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dc.contributor.authorDe La Chapa, Jorge ( )
dc.contributor.authorSingha, Prajjal Kanti ( )
dc.contributor.authorSallaway, McKay ( )
dc.contributor.authorSelf, Kristen ( )
dc.contributor.authorNasreldin, Ranna ( )
dc.contributor.authorDasari, Ramesh ( )
dc.contributor.authorHart, Matthew ( )
dc.contributor.authorKornienko, Alexander ( )
dc.contributor.authorJust, Jeremy ( )
dc.contributor.authorSmith, Jason A. ( Orcid Icon 0000-0001-6313-3298 )
dc.contributor.authorBissember, Alex C. ( Orcid Icon 0000-0001-5515-2878 )
dc.contributor.authorGonzales, Cara B. ( )
dc.identifier.citationDe La Chapa, J., Singha, P. K., Sallaway, M., Self, K., Nasreldin, R. D., Dasari, R., Hart, M., Kornienko, A., Just, J., Smith, J. A., Bissember, A. C., & Gonzales, C. B. (2018). Novel polygodial analogs P3 and P27: Efficacious therapeutic agents disrupting mitochondrial function in oral squamous cell carcinoma. International Journal of Oncology, 53(6), pp. 2627–2636.en_US

Polygodial, a drimane sesquiterpenoid dialdehyde isolated as a pungent component of the water pepper Persicaria hydropiper, exhibits antifeedant, antimicrobial, anti-inflammatory and anticancer effects. Polygodial also activates transient receptor potential vanilloid subtype 1 (TRPV1) channels. Previously, we described the synthesis of a C12-Wittig derivative of polygodial, termed P3, with significant antiproliferative effects against multiple cancer types including oral squamous cell carcinoma (OSCC). In the present study, a more potent derivative, P27, with superior anti-proliferative effects in vitro and antitumor effects in Cal-27 derived xenografts is described. Polygodial, P3, and P27 all significantly decreased OSCC tumor growth, with P27 being equipotent with polygodial and P3 being the least efficacious. However, neither analog elicited the adverse effect observed with polygodial: Profound transient inflammation. Although P3 and P27 pharmacophores are based on polygodial, novel effects on OSCC cell cycle distribution were identified and shared anticancer effects that are independent of TRPV1 activity were observed.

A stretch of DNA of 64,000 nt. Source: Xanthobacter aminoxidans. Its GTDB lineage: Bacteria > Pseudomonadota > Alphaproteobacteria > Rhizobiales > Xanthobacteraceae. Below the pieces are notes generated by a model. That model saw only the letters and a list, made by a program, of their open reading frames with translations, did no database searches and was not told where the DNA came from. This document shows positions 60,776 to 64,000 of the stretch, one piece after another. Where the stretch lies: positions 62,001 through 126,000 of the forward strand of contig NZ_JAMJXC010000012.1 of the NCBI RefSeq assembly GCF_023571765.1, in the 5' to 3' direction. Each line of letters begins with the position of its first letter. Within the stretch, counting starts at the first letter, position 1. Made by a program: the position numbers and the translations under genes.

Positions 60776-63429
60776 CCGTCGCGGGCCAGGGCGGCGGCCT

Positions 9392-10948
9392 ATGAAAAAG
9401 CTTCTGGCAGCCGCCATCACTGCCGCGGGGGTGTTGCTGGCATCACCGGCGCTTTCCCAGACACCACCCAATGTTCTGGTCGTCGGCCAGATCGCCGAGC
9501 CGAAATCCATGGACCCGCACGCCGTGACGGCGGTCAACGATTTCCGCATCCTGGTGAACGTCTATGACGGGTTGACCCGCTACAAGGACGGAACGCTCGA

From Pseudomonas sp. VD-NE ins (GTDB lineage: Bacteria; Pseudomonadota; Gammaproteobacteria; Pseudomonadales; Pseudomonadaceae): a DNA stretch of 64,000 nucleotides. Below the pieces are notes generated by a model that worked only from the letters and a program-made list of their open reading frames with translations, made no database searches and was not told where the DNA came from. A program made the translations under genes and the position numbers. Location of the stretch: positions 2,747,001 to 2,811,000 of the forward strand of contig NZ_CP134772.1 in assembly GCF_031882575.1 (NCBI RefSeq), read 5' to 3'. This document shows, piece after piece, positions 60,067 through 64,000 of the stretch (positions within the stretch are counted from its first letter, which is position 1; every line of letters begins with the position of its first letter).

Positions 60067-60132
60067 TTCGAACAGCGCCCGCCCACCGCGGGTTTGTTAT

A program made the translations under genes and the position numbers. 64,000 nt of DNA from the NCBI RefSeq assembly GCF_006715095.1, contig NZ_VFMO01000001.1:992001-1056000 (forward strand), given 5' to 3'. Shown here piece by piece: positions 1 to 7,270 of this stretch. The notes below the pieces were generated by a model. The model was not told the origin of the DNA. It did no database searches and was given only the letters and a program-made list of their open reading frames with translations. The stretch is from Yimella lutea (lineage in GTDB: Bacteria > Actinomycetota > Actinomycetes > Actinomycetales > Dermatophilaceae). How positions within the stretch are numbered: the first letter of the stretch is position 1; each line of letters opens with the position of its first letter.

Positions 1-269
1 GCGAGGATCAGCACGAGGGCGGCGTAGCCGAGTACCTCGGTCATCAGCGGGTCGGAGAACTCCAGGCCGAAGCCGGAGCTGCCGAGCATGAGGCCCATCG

Polygodial elicits an S-phase block, whereas P3 and P27 lead to G2/M phase arrest. Pretreatment of OSCC cells with the TRPV1 antagonist capsazepine does not affect the antiproliferative activity of P3 or P27, indicating that TRPV1 interactions do not regulate OSCC cell proliferation. Indeed, calcium imaging studies identified that the analogs neither activate nor antagonize TRPV1. Behavioral studies using a rat model for orofacial pain confirmed that these analogs fail to induce nocifensive responses, indicating that they are non-noxious in vivo. All compounds induced a significant concentration-dependent decrease in the mitochondrial transmembrane potential and corresponding apoptosis. Considering that P27 is equipotent to polygodial with no TRPV1-associated adverse effects, P27 may serve as an efficacious novel therapy for OSCC.

dc.format.extent10 pages
dc.format.medium1 file (.pdf)
dc.publisherSpandidos Publicationsen_US
dc.sourceInternational Journal of Oncology, 2018, Vol. 53, No. 6, pp. 2627–2636
dc.subjectOral squamous cell carcinoma
dc.subjectMitochondrial dysfunction
dc.titleNovel Polygodial Analogs P3 and P27: Efficacious Therapeutic Agents Disrupting Mitochondrial Function in Oral Squamous Cell Carcinomaen_US
txstate.departmentChemistry and Biochemistry



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